The patient’s eyebrows arch upward as he gently nods his head and slips into unconsciousness.

Kremchek’s been rehabbing the kid’s right elbow for nearly two years, trying to mend his injury through rest and improved throwing mechanics. He’s a typical case—select baseball leagues, sports-focused family—and there was no convincing him to change positions or give up the sport, even once the injury progressed to the point where Tommy John surgery was the only option.

In spite of the high success rate, it’s unquestionably a complicated procedure with plenty of room for error. Ideally, a healthy ulnar collateral ligament provides tension in the elbow, connecting the ulna (forearm) and humerus (upper arm) bones. But when pitching a baseball—even once—the force put on one’s UCL by that motion is more stress than the ligament can tolerate. Bone anatomy and muscle help to offset some of this pressure, but over time, the UCL will inevitably break down. “The arm only has so many pitches in it,” says Kremchek.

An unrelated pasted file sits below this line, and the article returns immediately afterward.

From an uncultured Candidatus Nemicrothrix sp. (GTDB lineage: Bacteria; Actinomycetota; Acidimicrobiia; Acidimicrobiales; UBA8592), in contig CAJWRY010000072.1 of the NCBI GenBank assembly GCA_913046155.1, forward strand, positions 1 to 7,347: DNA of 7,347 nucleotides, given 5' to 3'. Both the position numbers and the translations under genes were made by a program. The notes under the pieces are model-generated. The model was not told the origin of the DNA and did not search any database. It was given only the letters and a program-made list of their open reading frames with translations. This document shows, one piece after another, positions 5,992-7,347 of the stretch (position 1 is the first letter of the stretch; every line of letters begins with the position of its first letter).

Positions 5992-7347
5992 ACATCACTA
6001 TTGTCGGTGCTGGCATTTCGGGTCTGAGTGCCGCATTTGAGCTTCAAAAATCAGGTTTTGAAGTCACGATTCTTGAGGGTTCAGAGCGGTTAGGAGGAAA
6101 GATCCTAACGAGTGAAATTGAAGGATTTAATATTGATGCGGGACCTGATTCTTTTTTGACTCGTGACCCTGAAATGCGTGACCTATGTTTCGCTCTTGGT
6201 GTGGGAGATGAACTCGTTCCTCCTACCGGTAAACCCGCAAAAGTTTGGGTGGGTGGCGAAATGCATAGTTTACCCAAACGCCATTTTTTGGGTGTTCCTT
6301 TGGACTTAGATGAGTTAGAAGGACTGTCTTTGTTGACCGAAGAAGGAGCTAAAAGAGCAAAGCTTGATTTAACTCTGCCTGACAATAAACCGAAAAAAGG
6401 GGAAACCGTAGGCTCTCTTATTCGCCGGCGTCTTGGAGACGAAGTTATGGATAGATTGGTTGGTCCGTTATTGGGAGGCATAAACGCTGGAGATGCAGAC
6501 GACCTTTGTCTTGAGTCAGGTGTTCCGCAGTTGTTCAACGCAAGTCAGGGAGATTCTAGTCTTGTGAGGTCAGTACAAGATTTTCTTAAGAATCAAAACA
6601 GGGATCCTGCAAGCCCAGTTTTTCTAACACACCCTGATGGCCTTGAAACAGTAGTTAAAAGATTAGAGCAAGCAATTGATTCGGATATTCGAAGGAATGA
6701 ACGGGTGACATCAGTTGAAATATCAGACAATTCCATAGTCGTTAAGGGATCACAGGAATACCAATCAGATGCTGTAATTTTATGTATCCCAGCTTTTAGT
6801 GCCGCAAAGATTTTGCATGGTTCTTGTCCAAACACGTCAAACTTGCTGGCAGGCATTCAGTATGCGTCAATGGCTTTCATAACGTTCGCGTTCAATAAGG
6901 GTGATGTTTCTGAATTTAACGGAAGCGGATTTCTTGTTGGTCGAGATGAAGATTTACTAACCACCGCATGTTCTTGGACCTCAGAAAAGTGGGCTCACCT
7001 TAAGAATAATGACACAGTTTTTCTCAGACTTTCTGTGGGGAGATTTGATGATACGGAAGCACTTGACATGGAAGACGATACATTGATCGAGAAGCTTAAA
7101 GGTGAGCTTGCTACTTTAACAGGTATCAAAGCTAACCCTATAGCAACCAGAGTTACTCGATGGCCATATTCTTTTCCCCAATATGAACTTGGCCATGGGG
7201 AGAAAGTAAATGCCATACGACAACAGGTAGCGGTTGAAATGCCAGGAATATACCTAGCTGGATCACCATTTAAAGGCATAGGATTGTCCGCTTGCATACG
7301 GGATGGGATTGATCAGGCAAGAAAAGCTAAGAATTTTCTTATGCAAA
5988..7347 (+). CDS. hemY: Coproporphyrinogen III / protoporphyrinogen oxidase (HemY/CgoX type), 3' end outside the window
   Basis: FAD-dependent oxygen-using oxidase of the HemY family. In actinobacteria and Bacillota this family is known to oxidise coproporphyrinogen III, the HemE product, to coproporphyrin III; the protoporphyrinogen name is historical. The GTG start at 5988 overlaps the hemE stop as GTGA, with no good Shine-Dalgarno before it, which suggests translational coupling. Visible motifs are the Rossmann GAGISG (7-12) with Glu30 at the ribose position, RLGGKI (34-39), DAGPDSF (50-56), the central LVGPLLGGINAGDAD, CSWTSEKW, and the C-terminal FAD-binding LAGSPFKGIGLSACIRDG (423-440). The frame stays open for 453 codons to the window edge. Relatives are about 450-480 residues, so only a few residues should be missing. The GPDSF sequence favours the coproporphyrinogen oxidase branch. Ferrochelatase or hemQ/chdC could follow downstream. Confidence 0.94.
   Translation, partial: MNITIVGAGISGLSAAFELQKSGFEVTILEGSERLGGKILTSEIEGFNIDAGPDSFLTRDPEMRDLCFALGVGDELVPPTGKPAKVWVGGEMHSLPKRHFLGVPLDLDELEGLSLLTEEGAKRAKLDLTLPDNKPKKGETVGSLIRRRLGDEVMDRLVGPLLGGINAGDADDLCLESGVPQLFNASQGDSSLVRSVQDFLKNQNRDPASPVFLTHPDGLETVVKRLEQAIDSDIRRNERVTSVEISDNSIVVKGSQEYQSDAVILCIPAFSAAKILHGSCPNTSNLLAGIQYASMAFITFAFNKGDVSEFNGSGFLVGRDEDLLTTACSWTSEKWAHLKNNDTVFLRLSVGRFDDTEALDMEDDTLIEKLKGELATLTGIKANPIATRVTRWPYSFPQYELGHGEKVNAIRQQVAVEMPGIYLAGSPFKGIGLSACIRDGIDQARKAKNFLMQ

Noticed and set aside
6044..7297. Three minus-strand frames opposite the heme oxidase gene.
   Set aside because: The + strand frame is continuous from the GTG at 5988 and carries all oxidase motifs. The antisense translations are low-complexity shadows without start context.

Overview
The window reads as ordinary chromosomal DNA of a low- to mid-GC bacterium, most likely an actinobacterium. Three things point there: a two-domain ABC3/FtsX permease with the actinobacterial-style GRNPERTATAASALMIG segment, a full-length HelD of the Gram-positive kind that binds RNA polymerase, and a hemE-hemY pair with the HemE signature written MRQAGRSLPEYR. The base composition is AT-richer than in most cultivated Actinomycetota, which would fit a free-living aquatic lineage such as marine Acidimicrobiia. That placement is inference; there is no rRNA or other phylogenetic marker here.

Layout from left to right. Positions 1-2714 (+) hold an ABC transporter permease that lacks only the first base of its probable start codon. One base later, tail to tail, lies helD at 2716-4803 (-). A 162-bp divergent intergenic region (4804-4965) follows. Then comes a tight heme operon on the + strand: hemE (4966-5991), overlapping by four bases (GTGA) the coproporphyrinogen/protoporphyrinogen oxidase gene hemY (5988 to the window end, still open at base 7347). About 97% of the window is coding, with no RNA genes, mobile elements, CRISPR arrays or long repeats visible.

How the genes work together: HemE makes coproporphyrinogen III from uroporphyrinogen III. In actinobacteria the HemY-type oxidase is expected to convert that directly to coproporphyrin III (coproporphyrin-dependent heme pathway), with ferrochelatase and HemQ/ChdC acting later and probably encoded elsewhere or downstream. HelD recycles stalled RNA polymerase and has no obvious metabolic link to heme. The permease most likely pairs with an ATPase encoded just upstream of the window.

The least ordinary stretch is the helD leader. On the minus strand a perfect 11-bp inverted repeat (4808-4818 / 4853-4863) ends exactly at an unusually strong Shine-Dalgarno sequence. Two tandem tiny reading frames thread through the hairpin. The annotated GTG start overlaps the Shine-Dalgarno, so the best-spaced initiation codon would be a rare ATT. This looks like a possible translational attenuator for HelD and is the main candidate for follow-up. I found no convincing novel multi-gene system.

With the young patient now out cold on the operating table, Kremchek dons a smock, snaps on a pair of gloves, and slides a stool to the table as Steely Dan plays over the room’s sound system. His first incision is in the boy’s right forearm—just below the wrist—to retrieve the palmaris longus tendon, an otherwise pointless body part that will now serve as a UCL replacement. Measuring about 15 centimeters in length and the width of a linguine noodle, the tendon is handed off to an assistant who cleans, sterilizes, and stretches it as Kremchek moves down the arm and slices into the inside portion of the elbow, cutting an incision roughly the circumference of a tennis ball. He splits the flexor digitorum and flexor carpi ulnaris tendons, pushing aside clumps of scar tissue that look like strawberry jam, exposing the elbow joint and the ulnar nerve (often referred to as the “funny bone”). Navigating around this is the trickiest part of the procedure—damage to the nerve is the most common complication of Tommy John surgery.